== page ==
Notwithstanding that, the fact is mine is a Dennis F8 Water Tender nonetheless !

Added by Rick Loudon on 05 April 2017.
Hmmm Rob...so the Miles bodied F8 is not a classic ?...perhaps you should have said 'standard bodied F8 from Dennis'?

Added by Rick Loudon on 06 April 2017.
For a positive spin, let's agree the Miles F8 with a full JCDD B type specification could perhaps do what the old F8 could not! So it was an improvement on the original, even if it did lose its front doors...

But I do recall that Miles built an awful lot of Bedford water tenders that looked very much the same as the F8 one, while the original F8 was a pretty unique concept!

If classic means original, it was the classic!

Added by Rob Johnson on 06 April 2017.
The difference being, the Dennis was a purpose built chassis whereas the Bedford was a mass produced lorry chassis. The Miles body was an off the shelf design whereas the Dennis was tailor made and bespoke. You pays tour money and takes your choice.

Added by Neal Glover on 07 April 2017.
Hi Roy The Leeds Dennis Major Pumps had two 40 gallon water tanks sited beneath the bench seats either side of the centre aisle. I started on Blue Watch Bramley in 1964 and have fond memories of the old Dennis's they don't make appliances like them anymore.

Added by Bob Alderson on 30 May 2017.
Hello Guys - Regarding the "Derbyshire" configuration for the Dennis F8, Dennis's own publicity ("Fire" magazine March 1953) states a tank capacity of 250g. This was achieved by mounting the tank transversely and sacrificing only a very small amount of locker space. For pictures see nos 8362 and 25255.

Added by Royce Treacher on 02 June 2017.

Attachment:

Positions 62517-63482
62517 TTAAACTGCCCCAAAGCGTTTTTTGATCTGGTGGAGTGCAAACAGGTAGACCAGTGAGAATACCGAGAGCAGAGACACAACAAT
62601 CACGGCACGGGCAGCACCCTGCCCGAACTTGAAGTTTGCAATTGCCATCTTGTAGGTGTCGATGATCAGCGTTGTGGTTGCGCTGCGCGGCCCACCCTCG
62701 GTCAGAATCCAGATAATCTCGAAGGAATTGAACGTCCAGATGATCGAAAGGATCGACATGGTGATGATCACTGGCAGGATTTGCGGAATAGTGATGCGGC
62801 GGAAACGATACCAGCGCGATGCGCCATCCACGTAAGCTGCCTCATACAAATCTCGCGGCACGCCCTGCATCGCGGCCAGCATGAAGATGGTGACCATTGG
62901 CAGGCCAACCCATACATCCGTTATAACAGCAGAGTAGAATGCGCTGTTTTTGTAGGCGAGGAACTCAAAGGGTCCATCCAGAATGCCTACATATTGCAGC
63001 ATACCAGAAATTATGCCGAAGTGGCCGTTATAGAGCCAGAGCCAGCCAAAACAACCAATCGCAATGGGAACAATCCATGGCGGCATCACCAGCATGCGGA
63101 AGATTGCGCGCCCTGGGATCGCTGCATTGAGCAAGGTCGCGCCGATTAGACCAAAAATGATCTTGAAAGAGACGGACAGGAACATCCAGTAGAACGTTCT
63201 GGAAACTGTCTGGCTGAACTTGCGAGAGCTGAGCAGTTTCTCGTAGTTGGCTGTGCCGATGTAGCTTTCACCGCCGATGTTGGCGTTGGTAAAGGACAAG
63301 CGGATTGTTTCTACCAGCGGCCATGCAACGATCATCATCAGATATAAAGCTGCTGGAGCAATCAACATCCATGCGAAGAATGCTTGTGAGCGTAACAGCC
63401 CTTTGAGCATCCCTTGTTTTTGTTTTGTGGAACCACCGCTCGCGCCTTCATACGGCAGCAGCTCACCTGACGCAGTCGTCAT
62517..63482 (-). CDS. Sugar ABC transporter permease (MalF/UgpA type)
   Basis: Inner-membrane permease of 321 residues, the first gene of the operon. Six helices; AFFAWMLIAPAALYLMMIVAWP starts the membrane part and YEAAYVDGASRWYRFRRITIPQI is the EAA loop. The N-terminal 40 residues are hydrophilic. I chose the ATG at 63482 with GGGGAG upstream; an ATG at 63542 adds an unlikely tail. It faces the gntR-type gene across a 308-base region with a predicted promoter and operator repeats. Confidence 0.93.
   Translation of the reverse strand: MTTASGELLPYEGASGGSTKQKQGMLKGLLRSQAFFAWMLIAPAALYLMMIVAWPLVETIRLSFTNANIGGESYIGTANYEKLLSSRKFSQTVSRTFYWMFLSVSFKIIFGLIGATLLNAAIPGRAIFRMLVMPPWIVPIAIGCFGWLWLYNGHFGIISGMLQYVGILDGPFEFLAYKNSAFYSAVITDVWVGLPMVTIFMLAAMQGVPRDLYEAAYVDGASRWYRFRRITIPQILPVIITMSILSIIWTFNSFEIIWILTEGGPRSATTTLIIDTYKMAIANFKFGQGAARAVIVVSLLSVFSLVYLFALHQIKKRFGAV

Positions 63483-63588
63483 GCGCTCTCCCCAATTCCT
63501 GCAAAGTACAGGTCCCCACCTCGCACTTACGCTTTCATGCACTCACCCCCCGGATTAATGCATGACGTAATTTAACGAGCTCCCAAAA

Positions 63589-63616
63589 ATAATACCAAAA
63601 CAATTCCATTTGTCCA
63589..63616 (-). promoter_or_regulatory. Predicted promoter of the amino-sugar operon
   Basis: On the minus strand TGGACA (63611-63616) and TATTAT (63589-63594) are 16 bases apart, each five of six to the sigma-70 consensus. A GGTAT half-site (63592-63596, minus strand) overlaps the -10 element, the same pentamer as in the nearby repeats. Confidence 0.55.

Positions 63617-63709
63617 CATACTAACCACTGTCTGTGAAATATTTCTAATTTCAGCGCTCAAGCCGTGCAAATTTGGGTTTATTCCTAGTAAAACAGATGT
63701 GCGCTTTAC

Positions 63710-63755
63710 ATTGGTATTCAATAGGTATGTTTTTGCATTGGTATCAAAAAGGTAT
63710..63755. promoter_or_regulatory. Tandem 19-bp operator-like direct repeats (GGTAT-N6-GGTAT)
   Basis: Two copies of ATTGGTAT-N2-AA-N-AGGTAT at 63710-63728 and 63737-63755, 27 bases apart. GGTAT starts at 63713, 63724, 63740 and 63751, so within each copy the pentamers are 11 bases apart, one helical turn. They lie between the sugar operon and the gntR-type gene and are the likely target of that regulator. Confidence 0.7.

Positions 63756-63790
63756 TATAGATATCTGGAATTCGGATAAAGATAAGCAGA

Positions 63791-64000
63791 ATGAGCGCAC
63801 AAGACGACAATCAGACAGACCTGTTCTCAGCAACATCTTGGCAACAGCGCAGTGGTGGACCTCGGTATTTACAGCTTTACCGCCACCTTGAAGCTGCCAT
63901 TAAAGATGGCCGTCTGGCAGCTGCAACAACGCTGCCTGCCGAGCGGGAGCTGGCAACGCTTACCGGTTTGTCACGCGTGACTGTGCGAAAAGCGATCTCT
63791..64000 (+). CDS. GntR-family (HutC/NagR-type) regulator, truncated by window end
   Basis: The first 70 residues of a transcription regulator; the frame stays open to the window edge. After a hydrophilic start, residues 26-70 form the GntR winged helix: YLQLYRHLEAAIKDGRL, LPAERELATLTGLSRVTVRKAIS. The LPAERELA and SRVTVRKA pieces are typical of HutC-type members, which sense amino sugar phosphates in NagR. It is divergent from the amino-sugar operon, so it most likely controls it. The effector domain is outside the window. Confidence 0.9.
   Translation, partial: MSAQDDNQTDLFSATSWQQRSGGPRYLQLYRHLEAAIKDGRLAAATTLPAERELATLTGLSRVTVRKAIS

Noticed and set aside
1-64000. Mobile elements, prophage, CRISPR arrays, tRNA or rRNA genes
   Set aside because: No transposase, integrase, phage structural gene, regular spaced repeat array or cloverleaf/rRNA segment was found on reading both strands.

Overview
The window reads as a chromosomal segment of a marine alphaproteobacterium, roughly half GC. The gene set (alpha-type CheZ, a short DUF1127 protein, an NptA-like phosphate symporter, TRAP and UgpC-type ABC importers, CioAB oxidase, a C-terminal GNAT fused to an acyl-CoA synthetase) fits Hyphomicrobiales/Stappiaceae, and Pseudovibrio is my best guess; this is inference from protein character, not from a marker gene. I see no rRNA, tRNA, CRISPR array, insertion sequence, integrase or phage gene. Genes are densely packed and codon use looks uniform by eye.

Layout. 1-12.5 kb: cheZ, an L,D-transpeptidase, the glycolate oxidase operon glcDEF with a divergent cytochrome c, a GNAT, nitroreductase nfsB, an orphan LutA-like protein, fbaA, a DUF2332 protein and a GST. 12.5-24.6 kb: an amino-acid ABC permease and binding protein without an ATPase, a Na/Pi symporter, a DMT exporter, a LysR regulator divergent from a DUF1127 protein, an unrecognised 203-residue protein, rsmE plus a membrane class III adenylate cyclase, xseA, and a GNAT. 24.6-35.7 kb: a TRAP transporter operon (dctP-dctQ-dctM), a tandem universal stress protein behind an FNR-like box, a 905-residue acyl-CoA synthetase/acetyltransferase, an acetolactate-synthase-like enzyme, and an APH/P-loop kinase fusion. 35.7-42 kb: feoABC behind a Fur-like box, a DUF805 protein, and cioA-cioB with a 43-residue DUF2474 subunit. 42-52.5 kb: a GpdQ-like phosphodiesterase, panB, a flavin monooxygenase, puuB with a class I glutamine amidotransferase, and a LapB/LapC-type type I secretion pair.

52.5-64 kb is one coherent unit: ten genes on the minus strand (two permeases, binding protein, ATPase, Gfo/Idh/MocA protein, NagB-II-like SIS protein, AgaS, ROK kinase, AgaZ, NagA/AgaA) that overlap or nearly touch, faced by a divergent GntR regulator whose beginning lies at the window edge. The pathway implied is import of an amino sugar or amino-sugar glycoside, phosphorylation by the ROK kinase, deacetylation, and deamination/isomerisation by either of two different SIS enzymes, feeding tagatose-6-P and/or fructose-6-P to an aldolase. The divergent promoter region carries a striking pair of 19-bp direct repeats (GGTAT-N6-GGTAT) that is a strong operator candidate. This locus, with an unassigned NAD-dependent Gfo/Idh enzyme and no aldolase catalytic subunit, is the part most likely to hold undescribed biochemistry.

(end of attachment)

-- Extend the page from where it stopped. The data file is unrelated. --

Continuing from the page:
Bob - thanks for demystifying the Leeds F8 configuration!

I think these must have been unique, because it seems other brigades were quite happy with the more commonplace variants of the Dennis bodied F8...

At the time, the Home Office JCDD specification called for a 500 GPM pump and an 80 gallon tank, exactly like these Leeds F8s. Dual purpose appliances were required to carry 100 gallons and water tenders 400.

So the standard F8 with either 200 or 300 gallons was, as they say in Yorkshire, "neither nowt nor summat", but still quite a popular choice, particularly with urban brigades who wanted more compact units.

At least until the Miles-bodied F8 showed up later, with a lighter body structure permitting the installation of a full 400 gallon tank to bring it up to HO approved water tender status. (As Rick so helpfully pointed out - thanks!)

Added by Rob Johnson on 02 June 2017.
Leeds City fire brigade had to take into account the tramway system still in place. When it was introduced it was acknowledged as one of the best in the world. However, smaller machines were favoured to enable fast access around town centre. The city centre had a complex of about 80 huge underground fire tanks, so water was never a problem. Also Leeds has a number of quite steep hills as the city is predominantly in a huge "bowl" so weight was a factor to be born in mind. The trams disappeared, sadly in 1960 from memory, and the city centre has changed beyond recognition in perimeter areas. Hope this helps. Robert Hields

Added by Robert Hields on 08 June 2017.
Robert - Thanks for your perspective; it does make a lot of sense for Leeds to acquire these F8s!

Do you know if Leeds still has this underground tank system - it reminds me of similar facilities in both San Francisco and many Japanese cities, mainly to help sustain water supplies if and when mains are damaged in earthquakes.

Added by Rob Johnson on 09 June 2017.
I served at Park Street from 1962 to 1968
I remember RUM 970
I also remember Pump Escape 1278 NW
I also remember TL TUA 60?

Added by John Birch on 16 September 2017.
I believe the tanks are still there but probably unknown to the modern service personnel.

Added by Robert Hields on 28 September 2017.